Mental Health Applications in the Local Court for State Offences are made under section 14 of the Mental Health and Cognitive Impairment Forensic Provisions Act 2020.
You will succeed in the application if you establish that:
- You have a mental health impairment or cognitive impairment, and
- It is more appropriate to deal with you by way of a mental health treatment plan than otherwise in accordance with the law.
You have a ‘mental health impairment’ if:
- You have a temporary or ongoing disturbance of thought, mood, volition, perception or memory
- Your disturbance is significant for clinical diagnostic purposes, and
- Your disturbance impairs your emotional wellbeing, judgment or behaviour.
Mental health impairment includes, but is not limited to:
- Anxiety disorder
- Affective disorder, including clinical depression and bipolar disorder
- Psychotic disorder, and
- Substance induced mental disorder that is not temporary.
Mental health impairment does not include:
- The temporary effect of ingesting a substance, or
- A substance use disorder.
You have a ‘cognitive impairment’ if:
- You have an ongoing impairment in adaptive functioning
- Your impairment relates to comprehension, reason, judgment, learning or memory, and
- Your impairment results from damage to, or dysfunction, developmental delay or deterioration of your brain or mind.
Cognitive impairment may arise from:
- intellectual disability
- borderline intellectual functioning
- acquired brain injury
- drug or alcohol related brain damage, including foetal alcohol spectrum disorder, or
- autism spectrum disorder.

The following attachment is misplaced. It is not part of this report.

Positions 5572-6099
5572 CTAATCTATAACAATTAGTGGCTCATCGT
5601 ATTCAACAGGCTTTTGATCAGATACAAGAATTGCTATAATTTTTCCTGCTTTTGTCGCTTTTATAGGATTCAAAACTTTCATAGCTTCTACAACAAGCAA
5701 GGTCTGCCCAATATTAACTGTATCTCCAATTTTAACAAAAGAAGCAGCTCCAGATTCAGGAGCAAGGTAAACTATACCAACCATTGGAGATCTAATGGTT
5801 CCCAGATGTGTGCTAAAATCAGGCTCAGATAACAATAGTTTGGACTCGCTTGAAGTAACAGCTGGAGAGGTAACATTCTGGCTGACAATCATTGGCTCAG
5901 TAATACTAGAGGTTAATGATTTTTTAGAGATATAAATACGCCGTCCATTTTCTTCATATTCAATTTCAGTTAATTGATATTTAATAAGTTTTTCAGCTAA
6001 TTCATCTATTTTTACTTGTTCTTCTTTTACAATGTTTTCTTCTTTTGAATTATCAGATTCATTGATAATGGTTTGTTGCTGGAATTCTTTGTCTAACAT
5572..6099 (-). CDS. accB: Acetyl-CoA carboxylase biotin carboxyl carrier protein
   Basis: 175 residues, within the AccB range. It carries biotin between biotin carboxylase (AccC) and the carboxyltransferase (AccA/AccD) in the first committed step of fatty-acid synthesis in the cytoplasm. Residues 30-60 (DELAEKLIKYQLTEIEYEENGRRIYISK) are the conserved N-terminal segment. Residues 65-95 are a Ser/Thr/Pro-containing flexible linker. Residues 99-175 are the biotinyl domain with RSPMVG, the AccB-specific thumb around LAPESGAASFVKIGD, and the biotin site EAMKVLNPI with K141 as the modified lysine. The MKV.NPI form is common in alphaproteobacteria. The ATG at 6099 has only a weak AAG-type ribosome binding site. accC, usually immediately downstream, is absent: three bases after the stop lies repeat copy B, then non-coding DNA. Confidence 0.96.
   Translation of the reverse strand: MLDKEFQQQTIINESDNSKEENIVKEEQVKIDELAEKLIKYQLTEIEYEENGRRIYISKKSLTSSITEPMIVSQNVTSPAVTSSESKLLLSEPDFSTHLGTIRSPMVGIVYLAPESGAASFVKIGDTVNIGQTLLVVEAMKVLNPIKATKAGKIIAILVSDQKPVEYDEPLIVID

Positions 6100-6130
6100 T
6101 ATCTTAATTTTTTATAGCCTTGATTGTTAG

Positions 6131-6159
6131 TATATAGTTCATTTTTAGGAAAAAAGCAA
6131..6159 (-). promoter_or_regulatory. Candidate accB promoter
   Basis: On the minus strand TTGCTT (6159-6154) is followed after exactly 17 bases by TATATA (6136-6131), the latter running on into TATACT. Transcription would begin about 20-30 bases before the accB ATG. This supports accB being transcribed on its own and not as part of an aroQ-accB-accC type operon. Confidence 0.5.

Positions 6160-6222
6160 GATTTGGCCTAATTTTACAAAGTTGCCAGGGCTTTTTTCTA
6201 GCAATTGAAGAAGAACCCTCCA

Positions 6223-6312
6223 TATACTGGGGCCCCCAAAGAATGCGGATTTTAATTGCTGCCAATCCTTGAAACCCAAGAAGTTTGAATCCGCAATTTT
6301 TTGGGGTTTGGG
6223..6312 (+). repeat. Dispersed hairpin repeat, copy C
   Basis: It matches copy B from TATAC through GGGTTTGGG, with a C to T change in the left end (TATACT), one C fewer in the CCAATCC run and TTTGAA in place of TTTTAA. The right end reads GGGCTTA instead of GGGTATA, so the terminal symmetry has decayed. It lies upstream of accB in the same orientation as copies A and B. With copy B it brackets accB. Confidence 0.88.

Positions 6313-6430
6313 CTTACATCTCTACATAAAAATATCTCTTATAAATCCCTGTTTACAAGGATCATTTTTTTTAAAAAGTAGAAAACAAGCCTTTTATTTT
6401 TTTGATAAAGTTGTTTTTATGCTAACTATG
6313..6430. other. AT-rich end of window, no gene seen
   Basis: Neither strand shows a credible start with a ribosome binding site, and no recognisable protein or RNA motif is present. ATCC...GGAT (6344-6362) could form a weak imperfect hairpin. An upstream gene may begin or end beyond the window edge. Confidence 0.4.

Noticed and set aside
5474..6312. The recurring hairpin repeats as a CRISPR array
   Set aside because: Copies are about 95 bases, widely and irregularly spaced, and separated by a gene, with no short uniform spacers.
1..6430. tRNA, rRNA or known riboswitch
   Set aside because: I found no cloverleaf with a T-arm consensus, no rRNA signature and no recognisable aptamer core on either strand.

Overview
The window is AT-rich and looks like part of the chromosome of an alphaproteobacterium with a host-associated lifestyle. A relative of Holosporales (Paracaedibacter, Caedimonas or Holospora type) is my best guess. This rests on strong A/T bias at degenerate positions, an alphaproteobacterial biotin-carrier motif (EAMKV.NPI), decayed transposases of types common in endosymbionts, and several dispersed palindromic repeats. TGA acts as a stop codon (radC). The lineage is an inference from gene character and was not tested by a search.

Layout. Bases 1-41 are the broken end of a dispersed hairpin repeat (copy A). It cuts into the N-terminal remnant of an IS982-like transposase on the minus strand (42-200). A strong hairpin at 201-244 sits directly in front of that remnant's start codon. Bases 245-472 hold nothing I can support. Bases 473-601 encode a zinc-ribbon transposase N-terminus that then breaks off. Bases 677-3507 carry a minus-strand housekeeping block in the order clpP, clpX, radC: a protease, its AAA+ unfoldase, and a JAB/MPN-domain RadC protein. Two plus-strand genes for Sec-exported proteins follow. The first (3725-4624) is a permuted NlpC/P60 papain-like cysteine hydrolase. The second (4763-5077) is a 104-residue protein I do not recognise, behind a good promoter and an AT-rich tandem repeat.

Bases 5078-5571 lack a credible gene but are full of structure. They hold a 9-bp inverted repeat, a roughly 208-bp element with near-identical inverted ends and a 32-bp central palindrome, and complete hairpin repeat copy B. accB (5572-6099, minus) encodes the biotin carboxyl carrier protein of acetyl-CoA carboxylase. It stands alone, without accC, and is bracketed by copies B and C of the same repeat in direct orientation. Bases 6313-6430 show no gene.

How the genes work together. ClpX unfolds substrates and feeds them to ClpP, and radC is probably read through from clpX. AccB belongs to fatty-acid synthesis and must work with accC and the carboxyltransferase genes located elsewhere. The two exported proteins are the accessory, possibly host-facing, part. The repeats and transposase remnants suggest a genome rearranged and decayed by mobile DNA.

When deciding whether it is more appropriate to deal with you by way of mental health treatment plan than otherwise in accordance with the law.
The magistrate may consider:
- The nature of your mental health impairment or cognitive impairment
- The nature, seriousness and circumstances of the alleged oﬀence
- Your suitability for the sentencing options available if you were found guilty of the oﬀence
- Any relevant change to your circumstances since the alleged offence
- Your criminal history
- Whether you have previously received an order under the section or an equivalent section
- Whether a treatment or support plan has been prepared in relation to you
- Whether you are a danger to yourself, the complainant or a member of the public, and
- Any other relevant factors.
A mental health treatment plan may direct you to do a range of things, such as:
- See your general practitioner and take prescribed medication
- Consult a treating psychologist on a regular basis, and
- Engage in therapy, such as cognitive behavioural therapy.
The plan can last for up to 12 months.
If your application is successful, the magistrate may order that your charge is dismissed and you are discharged:
- With or without conditions into the care of a responsible person
- Conditionally upon attending on a person or at a place for treatment or support, or
Alternatively, the magistrate may adjourn your case in order for you to complete your treatment or support plan.
It is important to bear in mind that a successful section 14 application means you avoid a criminal conviction and also avoid a finding of guilt.